The Cork (or Munster) Blackwater River
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"Island Stream"
Lower Kilmurry
"The Island Stream"
"Lower Limestones"


    The Munster Blackwater is Ireland’s second largest river next to the mighty Shannon. 
It rises in the mountains of East Kerry, flowing eastwards for 75 miles (120 km) through Counties Cork and Waterford until it enters the sea at Youghal in East Cork. 
It has a catchment area of more than 1,200 square miles.  
It’s also an extremely beautiful river and has well deserved the title “the Irish Rhine”. 
As a large mature river, it is not subject to the whims of the weather, like a typical spate river, and consequently can provide excellent fishing even in low water.
    It has extensive tidal reaches, stretching for approximately 20 miles from the estuary mouth at Youghal to Lismore.  This provides a unique haven for salmon and seatrout
in low water     conditions when they are waiting to run the main river.
    The best of the salmon fishing is to be found between the tidal limit just below the bridge
    at Lismore and up as far as Mallow (approximately 45 river miles upstream). 
Below Fermoy, there is an excellent mixture of fly runs, glides and deeper pools.
    The fish can run unhindered through the lower river until they encounter the weir at Careysville.  The Blackwater Lodge has four beats downstream of the weir.

Compared to most other Irish rivers (notably the Moy) 
    the fishing pressure is very light. 
Nevertheless, it is estimated to yield an average of
    between 5,000 - 6,000 salmon to the rods each year. 

    It was declared Ireland's most prolific salmon river in 1998. Statistics issued by the Central & Southern Regional
    Fisheries Boards confirm that the Cork Blackwater had the
    highest rod catch of salmon of all Irish rivers that year.

   The total was a staggering 8,063 - over 35% higher than the Moy.  It was reputedly the third highest of all the rivers in the
   North Atlantic (Canada, Iceland, UK, Norway etc.) - beaten only by two rivers on the Kola Peninsula in Russia.

Salmon Fishing Season: February 1 - September 30

Four Distinct Salmon Runs

Spring: From Opening Day on February 1st. through April,
spring salmon from 8 - 20 the deeper, cold water lies.
Grilse: Late April to the end of July. The early run is mainly fish in the 5 - 7 lb. class, 
dropping by late June to 2 - 4 lb. when the prolific run is at its peak.
Early Summer: Late May/early June. Salmon in the 10 - 15 lb. class run for 2 - 3 weeks,
coinciding with the onset of the grilse run
Backend: Through August & September. Larger salmon from 8 - 20 lb.
Seatrout: From late May on - fish to 3lb. or more, especially in the lower beats.


Spring Fishing:

The prospects for spring fishing from the Opening Day on February 1st. can vary with the conditions in January.
The lower river – from the Careysville weir downstream to Lismore is renowned for spring salmon fishing.    

The perfect conditions for spring fishing are low cold water.
 This means that the fish only run very slowly and tend to remain below the Careysville weir. 
They are then concentrated in the Lodge's lower seven beats which are situated between the tidal limit and the first weir.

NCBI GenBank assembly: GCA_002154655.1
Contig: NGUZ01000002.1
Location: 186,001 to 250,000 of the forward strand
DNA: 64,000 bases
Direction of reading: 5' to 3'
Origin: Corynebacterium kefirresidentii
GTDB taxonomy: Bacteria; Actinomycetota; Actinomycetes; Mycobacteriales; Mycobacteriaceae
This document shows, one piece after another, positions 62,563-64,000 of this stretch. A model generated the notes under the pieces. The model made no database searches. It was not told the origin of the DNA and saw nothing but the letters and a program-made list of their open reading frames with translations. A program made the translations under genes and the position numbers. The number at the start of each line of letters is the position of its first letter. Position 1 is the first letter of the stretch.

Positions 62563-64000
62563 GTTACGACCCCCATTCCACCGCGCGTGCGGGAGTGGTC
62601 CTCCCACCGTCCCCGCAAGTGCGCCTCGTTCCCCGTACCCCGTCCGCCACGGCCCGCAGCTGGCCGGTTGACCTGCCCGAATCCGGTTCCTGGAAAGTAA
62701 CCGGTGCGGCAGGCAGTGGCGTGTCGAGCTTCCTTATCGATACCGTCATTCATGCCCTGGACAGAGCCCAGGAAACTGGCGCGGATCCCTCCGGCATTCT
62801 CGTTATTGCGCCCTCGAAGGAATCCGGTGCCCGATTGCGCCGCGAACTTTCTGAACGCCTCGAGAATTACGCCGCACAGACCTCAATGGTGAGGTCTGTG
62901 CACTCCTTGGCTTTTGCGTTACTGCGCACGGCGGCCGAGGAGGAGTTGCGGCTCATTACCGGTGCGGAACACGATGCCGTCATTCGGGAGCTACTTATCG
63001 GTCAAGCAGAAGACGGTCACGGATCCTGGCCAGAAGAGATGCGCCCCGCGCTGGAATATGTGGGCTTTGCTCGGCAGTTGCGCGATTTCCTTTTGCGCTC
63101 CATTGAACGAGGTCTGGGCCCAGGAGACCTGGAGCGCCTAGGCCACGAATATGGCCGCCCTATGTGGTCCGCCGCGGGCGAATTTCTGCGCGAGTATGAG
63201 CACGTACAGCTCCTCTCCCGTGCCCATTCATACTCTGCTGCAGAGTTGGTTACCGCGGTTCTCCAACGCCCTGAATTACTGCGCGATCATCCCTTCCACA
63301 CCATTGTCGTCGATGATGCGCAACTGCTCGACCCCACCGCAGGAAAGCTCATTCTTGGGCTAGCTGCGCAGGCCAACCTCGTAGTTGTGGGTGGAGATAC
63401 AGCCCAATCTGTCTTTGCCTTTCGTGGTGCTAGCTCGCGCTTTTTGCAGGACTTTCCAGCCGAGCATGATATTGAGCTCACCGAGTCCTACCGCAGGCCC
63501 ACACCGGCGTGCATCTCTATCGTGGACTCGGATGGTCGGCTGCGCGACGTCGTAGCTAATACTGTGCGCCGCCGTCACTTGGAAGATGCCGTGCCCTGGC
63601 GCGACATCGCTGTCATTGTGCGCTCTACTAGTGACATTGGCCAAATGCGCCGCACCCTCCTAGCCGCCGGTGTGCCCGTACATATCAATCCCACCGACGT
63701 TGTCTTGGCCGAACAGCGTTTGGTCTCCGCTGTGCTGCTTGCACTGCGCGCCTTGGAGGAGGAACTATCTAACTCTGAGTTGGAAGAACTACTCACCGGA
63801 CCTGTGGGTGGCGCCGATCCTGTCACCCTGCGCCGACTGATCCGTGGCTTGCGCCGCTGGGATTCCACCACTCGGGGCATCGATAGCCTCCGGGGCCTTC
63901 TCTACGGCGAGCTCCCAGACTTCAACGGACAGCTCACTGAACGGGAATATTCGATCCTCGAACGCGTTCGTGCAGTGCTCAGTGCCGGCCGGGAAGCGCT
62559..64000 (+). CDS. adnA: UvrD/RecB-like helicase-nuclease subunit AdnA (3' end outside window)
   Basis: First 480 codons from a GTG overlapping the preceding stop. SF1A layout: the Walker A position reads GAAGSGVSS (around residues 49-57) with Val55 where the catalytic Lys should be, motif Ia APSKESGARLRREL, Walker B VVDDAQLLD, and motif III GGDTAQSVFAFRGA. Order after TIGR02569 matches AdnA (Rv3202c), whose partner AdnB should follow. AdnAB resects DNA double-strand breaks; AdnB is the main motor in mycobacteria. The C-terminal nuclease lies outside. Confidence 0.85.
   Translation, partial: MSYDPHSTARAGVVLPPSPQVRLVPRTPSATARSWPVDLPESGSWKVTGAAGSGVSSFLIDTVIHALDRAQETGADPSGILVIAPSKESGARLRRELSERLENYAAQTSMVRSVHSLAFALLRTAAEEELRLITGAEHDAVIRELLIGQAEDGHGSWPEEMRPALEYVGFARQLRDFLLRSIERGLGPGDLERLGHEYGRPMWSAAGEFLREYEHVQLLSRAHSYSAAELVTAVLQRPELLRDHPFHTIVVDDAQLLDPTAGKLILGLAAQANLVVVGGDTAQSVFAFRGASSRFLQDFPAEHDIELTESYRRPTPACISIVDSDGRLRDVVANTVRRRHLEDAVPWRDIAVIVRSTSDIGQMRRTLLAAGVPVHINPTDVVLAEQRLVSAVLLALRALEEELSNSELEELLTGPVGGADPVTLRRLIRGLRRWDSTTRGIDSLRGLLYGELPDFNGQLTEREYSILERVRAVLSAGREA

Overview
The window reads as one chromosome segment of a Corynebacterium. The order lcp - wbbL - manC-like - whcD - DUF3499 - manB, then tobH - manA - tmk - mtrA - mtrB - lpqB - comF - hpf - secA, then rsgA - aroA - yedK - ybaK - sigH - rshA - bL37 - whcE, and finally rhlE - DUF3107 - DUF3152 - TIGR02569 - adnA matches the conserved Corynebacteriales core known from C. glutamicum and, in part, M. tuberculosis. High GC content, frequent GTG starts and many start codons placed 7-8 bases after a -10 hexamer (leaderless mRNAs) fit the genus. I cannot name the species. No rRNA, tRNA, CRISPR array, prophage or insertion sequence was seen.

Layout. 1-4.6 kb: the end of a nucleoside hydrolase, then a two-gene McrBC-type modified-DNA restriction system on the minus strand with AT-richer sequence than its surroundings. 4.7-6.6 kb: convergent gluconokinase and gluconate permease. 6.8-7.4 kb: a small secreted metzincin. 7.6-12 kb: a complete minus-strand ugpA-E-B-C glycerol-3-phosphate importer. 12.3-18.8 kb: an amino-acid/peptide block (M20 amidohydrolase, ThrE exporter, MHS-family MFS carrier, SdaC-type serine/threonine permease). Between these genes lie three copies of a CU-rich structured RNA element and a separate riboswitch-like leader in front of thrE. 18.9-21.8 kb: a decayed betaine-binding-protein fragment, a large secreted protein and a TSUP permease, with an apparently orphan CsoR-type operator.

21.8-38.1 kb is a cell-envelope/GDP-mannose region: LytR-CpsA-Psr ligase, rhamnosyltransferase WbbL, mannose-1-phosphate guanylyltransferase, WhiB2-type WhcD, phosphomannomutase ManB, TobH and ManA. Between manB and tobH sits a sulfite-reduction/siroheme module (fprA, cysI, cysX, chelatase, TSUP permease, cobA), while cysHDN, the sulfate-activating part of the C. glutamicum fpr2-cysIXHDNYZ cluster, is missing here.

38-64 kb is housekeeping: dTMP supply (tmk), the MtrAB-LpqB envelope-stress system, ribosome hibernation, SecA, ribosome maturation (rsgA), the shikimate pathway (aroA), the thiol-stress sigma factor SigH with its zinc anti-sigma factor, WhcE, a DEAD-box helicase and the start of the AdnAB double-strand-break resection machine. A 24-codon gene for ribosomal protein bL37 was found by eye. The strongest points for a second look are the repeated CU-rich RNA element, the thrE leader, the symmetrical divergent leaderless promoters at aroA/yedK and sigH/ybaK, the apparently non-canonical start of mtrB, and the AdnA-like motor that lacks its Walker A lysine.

In years when the river is high and temperatures are mild in January, we would expect an early run of spring salmon.
The higher warmer water encourages the spring fish to run further – often as far as Ballyhooly and Castletownroche in the middle reaches, and even as far as Mallow.
Fish are then often taken on the Lodge's upper beats from Fermoy to Mallow in this case.
These conditions spread fish more through both the lower and middle reaches of the river, which can make them less easy to find.  
It is also good for the survival of the spawning fish, as many of the kelts should be washed back out to sea in the high water, helping the recovery rate.

Springers are mainly fish in the 8 - 12 lb. class, but with a good share of fish to 18 - 20 lb. February can be a contrary month,
 but the river and the run are usually settling and more consistent by March. 
The best spring fishing is normally in March and early April.   

Under way in May:

The prolific grilse run gets under way in mid-May, though the first grilse can usually be spotted from Mid-April.
The early grilse tend to be larger (5-6 lb) and their arrival is accompanied by a run of double figure fish which appears for
the latter part of May and the first week or so of June. These fish are in the 10-15 lb class.
Thereafter, the grilse run builds up and peaks in late June and early July. 
The grilse fishing is excellent on the lower river in low water, when the fish run more slowly. 
In medium or high water, the wonderful streams and runs of the middle and upper reaches fish best when fish run hard through the whole river system. 
Throughout the summer, sporadic runs of large summer salmon can provide a surprise for anglers mainly concentrating on grilse fishing.

Backend Sport:

There is a superb autumn run of larger fish, usually in late August or early September. 
If there is a summer flood, these backend fish can move in as early as the beginning of August.

The run consists mainly of fish in the 8 - 12 lb. class, but with a good share of fish to 18 - 20 lb. - similar to the spring run. 
This continues right up to the end of the season on September 30th.  These fish mainly concentrate in the beats on the lower river (below Careysville).


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